The subject of the consecration of Saint Nicholas is rarely depicted in art. Indeed, we know of only two other independent images of this scene, produced before the end of the 16th century. More usually, we find an image of one of Saint Nicholas’ more popular miracles, such as his resurrection of three boys who had been killed by a butcher and cured in a barrel, ready to be sold off as ham. Also popular were images of the saint throwing three pouches of gold coins through the window of a poor man’s house – his famous act of gift giving that led to the association between Saint Nicholas and the figure of Father Christmas. What makes the choice of subject of the altarpiece even more surprising is that the scene already appeared among the frescoes on the chapel’s walls.
Responding to a changing world
So why choose to repeat the story of the consecration of Saint Nicholas as the subject for the chapel’s altarpiece? Veronese’s patron, Bishop Asola, would have been responsible for the choice of subject matter and it would seem that he deftly used this altarpiece to present San Benedetto al Po in a positive way to the church authorities. In the 1560s, when Veronese produced this altarpiece, Asola and the monks of San Benedetto al Po found themselves under the glare of the Roman Inquisition, whose job it was to stamp out heresy. Several monks associated with San Benedetto al Po, including Asola himself, were investigated by the Inquisition for promoting heretical ideas and Asola was ordered to remove from the monastery’s famous library all its books written by Protestant reformers such as Martin Luther and Philip Melanchthon and burn them. The problem was that in the 1530s and 40s the monks of the Benedictine Cassinese Congregation, including those at San Benedetto al Po, had sought to learn from these Protestants, reading their texts, absorbing their ideas, all with the aim of trying to find a middle ground that would prevent the Church from splitting in two. Whilst such endeavours were perfectly acceptable in the earlier part of the century, by the 1560s the world had changed, and it was very clear that there was no hope of reconciling the Protestants and the Church of Rome. Consequently, the acceptance of Protestant ideas was no longer to be tolerated; seen as heresy, it had to be stamped out at all costs. The monks at San Benedetto al Po therefore found themselves on the wrong side of the debate.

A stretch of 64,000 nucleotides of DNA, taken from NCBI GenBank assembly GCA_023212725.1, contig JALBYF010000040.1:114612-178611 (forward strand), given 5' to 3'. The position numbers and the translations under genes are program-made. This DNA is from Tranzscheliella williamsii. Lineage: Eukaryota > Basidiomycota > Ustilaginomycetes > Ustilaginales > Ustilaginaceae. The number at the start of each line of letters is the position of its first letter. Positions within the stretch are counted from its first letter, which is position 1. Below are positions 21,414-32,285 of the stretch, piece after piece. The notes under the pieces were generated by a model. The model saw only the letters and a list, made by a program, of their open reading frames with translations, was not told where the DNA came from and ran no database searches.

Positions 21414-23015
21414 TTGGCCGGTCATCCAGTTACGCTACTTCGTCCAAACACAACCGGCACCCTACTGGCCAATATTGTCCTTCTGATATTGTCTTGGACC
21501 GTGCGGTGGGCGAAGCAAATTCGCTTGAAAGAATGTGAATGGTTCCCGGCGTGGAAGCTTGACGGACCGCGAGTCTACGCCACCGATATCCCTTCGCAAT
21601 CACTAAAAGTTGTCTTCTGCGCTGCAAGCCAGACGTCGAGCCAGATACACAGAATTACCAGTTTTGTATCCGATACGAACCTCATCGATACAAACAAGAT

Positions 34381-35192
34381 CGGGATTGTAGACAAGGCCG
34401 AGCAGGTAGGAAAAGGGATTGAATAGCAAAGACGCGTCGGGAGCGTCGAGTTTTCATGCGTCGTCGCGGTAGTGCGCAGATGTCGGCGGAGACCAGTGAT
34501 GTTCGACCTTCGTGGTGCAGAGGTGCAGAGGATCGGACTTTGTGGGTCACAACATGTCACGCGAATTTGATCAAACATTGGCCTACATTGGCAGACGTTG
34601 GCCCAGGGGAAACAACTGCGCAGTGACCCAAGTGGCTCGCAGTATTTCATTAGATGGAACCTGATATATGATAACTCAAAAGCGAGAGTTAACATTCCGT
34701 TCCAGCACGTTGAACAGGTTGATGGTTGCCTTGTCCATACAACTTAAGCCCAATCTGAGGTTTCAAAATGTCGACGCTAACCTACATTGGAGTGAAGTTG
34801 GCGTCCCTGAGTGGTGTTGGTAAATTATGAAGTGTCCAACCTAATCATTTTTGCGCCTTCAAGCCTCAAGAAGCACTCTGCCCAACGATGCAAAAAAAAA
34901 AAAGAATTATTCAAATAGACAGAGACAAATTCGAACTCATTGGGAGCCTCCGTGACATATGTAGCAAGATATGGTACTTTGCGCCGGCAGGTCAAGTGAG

Veronese’s altarpiece of 'The Consecration of Saint Nicholas' responds to this moment of crisis by presenting a very orthodox image that underlines the authority of the Pope in Rome as well as Asola’s allegiance to him. By including the figure of the angel bearing the bishop’s staff and mitre from Heaven, Veronese illustrates that Nicholas’ position as bishop was divined by God and that, like all bishops, his power comes directly from God. The Pope is head bishop within the Roman Catholic Church and so the painting confirms the God-given authority of the papacy; something that was questioned by the Protestants, but which was never doubted by the Benedictines of the Cassinese Congregation. Bishop Asola is therefore using Veronese’s painting to present a favourable image of himself (his portrait is included among the figures that surround Saint Nicholas) and his monastery, designed to make clear that his institution fully supported the papacy and promoted orthodox views.
Written by Dr Rebecca Gill, former Howard and Roberta Ahmanson Curator in Art and Religion.